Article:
The Commens Dictionary

Quote from ‘Reason's Rules’


A sign is something which in some measure and in some respect makes its interpretant the sign of that of which it is itself the sign. [—] [A] sign which merely represents itself to itself is nothing else but that thing itself. The two infinite series, the one back toward the object, the other forward toward the interpretant, in this case collapse into an immediate present. The type of a sign is memory, which takes up the deliverance of past memory and delivers a portion of it to future memory.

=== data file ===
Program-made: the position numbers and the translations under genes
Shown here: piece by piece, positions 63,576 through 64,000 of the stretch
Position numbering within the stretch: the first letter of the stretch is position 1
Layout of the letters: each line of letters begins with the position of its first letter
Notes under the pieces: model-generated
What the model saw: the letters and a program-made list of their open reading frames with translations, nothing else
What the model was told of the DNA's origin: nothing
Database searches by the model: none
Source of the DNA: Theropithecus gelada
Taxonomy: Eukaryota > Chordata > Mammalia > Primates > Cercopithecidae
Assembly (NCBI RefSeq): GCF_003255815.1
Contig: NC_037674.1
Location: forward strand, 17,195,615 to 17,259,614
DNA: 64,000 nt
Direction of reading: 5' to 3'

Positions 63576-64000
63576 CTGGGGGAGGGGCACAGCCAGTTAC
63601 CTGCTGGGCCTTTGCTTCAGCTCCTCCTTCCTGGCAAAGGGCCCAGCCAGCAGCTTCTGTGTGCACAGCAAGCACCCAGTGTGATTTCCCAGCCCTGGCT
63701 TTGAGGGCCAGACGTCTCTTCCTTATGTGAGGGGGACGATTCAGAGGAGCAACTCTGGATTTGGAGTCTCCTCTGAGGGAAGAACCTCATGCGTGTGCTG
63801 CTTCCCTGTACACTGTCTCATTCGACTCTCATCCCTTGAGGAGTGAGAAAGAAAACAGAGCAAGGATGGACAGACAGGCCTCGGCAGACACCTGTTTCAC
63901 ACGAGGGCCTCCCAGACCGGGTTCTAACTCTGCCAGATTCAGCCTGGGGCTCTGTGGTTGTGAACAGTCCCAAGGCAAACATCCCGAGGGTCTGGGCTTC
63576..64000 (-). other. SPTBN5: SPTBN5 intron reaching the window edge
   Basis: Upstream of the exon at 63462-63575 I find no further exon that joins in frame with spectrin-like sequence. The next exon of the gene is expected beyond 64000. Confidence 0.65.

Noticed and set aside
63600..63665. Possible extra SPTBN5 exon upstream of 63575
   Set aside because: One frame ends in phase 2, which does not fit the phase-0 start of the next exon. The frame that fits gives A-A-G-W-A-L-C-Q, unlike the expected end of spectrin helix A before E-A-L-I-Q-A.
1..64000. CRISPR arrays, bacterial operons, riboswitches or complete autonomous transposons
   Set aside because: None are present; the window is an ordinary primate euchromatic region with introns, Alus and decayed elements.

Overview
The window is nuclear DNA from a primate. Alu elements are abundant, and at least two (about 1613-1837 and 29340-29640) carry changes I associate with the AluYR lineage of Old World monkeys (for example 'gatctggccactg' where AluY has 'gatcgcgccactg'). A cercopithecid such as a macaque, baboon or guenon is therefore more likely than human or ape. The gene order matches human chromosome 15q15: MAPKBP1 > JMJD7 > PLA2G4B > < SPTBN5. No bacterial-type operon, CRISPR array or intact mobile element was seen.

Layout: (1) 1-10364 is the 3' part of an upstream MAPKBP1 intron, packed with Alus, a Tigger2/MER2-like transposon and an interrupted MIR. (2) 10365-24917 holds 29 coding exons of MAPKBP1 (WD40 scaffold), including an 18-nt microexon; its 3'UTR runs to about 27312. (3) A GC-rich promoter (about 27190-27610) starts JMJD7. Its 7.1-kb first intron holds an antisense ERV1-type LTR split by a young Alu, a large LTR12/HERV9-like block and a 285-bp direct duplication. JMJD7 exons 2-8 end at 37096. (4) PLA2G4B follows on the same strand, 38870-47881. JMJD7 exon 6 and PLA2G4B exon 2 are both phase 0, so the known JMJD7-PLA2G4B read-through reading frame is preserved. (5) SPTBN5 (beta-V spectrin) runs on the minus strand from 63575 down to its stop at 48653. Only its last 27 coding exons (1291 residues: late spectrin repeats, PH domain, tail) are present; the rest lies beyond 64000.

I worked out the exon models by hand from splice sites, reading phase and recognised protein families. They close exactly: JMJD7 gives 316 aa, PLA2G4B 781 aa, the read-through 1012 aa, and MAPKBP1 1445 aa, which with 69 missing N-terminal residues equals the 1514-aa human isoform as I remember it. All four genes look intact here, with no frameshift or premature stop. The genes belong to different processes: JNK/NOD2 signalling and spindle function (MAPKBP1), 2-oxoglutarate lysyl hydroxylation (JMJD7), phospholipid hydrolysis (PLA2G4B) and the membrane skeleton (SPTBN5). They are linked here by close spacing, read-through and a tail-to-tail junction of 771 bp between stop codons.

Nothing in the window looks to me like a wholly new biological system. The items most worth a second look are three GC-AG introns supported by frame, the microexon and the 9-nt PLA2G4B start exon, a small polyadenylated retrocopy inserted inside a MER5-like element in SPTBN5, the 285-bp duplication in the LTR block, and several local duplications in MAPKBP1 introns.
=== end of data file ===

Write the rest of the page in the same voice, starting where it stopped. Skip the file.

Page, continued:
1902 [c.]
MS [R] 599:38
‘Sign’ (pub. 19.01.15-15:07). Quote in M. Bergman & S. Paavola (Eds.), The Commens Dictionary: Peirce's Terms in His Own Words. New Edition. Retrieved from
Jan 19, 2015, 15:07 by Mats Bergman
Last revised: 
Jan 19, 2015, 15:10 by Mats Bergman